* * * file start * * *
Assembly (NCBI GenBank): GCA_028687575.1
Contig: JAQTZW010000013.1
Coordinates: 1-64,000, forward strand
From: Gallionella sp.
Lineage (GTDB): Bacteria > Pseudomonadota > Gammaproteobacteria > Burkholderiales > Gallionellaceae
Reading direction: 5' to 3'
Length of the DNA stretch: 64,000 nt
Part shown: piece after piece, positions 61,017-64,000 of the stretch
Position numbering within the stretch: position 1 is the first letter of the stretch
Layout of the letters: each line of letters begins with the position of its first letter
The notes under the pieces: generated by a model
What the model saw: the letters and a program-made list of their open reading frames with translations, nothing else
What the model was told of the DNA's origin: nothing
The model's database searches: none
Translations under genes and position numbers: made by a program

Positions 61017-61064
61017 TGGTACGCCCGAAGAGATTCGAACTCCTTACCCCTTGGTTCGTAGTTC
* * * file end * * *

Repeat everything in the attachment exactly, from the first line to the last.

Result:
Assembly (NCBI GenBank): GCA_028687575.1
Contig: JAQTZW010000013.1
Coordinates: 1-64,000, forward strand
From: Gallionella sp.
Lineage (GTDB): Bacteria > Pseudomonadota > Gammaproteobacteria > Burkholderiales > Gallionellaceae
Reading direction: 5' to 3'
Length of the DNA stretch: 64,000 nt
Part shown: piece after piece, positions 61,017-64,000 of the stretch
Position numbering within the stretch: position 1 is the first letter of the stretch
Layout of the letters: each line of letters begins with the position of its first letter
The notes under the pieces: generated by a model
What the model saw: the letters and a program-made list of their open reading frames with translations, nothing else
What the model was told of the DNA's origin: nothing
The model's database searches: none
Translations under genes and position numbers: made by a program

Positions 61017-61064
61017 TGGTACGCCCGAAGAGATTCGAACTCCTTACCCCTTGGTTCGTAGTTC